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Alan Hughes: Why firms do not need to turn away insistent clients

Alan Hughes

In June 2015 the FCA released Factsheet 035 for advisers, setting out its views on pension reforms and insistent clients. This was prompted by the pension freedoms legislation. The issue has been in the news again as the FCA embarks on another suitability review, asking firms for a significant amount of information including data on insistent client cases.

Insistent clients put advisers in a difficult position. Many will be uncomfortable in assisting a client to do something that goes against their advice, and the easiest and lowest risk course of action is simply to seek to charge for the advice (regardless of outcome) and then cease to act if a client refuses to accept it.

On the other hand, advisers may take the view that a genuinely insistent client should be entitled to do what they wish with their money and, if they are going to do it anyway, the adviser can at least make sure they can then work to try to protect the client’s interests as far as possible. There is also, of course, the issue of regulatory risk and the view the FCA may later take on any insistent client transaction.

Insistent clients are not defined in the FCA Handbook but reading both the factsheet and Financial Ombudsman Service final decisions concerning them should give firms some reassurance that both appear to be acting fairly consistently.

The key messages in Factsheet 035 were clear. Firstly, follow the usual advice process and make a suitable recommendation. If a client states they need cash, then it is incumbent on the firm to investigate further, determine why they need cash and if options other than accessing it from their pension may be available. As with any piece of advice, the firm must really understand the client’s objectives. This is a crucial part of the process and the suitable recommendation made should be self-contained.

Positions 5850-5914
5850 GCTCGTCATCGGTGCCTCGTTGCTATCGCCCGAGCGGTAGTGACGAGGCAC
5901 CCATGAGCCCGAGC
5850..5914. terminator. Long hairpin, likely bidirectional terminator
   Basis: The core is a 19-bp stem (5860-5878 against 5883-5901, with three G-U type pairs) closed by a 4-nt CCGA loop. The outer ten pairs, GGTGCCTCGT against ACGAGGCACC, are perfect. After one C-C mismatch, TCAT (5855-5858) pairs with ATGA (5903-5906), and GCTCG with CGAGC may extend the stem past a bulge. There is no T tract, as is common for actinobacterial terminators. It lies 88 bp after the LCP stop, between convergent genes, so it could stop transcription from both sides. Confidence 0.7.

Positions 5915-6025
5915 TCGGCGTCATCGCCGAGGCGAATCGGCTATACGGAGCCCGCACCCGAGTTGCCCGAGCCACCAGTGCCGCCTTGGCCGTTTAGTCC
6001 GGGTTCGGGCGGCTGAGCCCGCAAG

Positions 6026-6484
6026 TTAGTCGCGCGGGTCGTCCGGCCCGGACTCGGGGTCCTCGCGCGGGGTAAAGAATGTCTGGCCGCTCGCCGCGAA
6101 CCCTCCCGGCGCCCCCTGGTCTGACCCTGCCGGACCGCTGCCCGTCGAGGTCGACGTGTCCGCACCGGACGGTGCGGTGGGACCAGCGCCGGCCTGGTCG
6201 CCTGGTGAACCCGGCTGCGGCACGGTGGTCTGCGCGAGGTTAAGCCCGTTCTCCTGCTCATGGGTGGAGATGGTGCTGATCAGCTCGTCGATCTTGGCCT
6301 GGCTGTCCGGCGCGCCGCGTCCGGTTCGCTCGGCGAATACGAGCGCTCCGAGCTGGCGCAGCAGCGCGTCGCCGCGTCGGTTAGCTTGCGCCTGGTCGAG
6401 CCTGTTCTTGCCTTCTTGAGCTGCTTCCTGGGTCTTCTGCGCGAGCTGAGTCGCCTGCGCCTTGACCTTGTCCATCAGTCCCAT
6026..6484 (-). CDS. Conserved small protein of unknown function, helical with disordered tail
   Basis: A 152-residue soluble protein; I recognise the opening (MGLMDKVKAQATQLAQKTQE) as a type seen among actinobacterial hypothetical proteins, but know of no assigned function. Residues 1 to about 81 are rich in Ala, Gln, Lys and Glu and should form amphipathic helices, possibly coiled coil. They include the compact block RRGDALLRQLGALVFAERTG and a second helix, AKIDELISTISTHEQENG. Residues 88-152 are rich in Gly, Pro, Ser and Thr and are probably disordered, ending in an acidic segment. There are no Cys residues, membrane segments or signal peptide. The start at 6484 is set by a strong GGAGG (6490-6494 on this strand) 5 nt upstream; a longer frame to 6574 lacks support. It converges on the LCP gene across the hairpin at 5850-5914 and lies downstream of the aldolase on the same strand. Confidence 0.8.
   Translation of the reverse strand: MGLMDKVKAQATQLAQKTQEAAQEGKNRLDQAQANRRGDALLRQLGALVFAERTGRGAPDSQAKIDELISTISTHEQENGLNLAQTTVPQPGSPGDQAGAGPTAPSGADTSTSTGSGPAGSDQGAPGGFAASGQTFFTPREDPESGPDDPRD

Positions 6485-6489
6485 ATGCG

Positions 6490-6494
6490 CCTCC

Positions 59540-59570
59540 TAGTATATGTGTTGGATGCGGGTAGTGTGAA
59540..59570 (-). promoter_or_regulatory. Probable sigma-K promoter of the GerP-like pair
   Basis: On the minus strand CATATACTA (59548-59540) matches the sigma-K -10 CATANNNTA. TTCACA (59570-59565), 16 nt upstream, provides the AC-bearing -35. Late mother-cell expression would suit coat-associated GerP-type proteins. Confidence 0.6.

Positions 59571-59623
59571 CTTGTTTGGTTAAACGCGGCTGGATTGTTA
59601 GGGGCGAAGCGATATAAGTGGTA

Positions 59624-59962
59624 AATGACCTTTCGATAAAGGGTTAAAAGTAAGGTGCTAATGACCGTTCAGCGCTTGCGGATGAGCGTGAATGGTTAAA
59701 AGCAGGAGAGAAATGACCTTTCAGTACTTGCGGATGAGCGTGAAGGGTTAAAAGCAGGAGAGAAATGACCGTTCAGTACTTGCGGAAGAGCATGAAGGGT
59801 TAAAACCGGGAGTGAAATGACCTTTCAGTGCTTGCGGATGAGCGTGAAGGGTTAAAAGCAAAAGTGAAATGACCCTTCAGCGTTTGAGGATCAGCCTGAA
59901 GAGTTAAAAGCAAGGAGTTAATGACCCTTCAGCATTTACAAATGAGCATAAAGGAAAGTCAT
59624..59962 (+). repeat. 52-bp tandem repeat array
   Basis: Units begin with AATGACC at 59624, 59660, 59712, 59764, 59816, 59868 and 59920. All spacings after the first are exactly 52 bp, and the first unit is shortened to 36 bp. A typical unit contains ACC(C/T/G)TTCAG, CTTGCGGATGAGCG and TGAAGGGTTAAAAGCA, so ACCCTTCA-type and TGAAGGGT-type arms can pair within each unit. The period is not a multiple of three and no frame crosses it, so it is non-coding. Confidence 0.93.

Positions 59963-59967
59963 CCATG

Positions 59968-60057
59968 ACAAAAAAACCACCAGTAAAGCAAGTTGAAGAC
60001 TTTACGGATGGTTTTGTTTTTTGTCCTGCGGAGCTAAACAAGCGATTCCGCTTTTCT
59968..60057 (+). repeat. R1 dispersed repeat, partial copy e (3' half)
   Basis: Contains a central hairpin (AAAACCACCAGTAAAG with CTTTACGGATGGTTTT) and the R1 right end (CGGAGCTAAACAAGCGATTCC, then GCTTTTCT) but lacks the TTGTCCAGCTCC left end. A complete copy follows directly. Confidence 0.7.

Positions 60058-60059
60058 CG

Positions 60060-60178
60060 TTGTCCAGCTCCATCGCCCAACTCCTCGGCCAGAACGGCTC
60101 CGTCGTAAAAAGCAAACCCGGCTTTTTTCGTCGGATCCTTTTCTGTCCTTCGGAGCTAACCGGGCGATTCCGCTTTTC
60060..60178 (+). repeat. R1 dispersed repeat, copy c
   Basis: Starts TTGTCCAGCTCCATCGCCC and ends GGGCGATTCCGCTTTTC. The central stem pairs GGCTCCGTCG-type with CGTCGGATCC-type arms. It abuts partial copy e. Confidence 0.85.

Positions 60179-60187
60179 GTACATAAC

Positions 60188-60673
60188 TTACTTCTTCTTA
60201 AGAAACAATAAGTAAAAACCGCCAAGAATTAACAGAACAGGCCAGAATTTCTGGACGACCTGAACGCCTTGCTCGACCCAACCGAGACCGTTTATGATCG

If the result of that process is that the firm gives advice the client wishes to ignore, the firm is then into a separate process. The firm must make it clear to the client that if they proceed with their desired course of action, this is against the firm’s advice. The firm must then make very clear what the risks associated with the client’s desired course of action are. It is clear that if the client uses their own words to describe why they wish to proceed against the firm’s advice, this holds a lot of sway with the FCA and the FOS.

What the FCA and the FOS clearly do not find compelling is when a firm advises a client not to transfer or take pension benefits, designates them as an insistent client and goes on to make a further recommendation on that basis, all as part of the same process and often in the same document.

The consistent theme in the FOS decisions is that this is confusing for the client and often looks like the firm has a pre-determined process into which they are being shoe-horned. This is exacerbated when a client is immediately asked to sign a standard form of insistent client disclaimer.

If a firm wishes to operate in this area, time spent reading the factsheet alongside the relevant FOS decisions should enable them to design a process that does not expose them to unnecessary risk.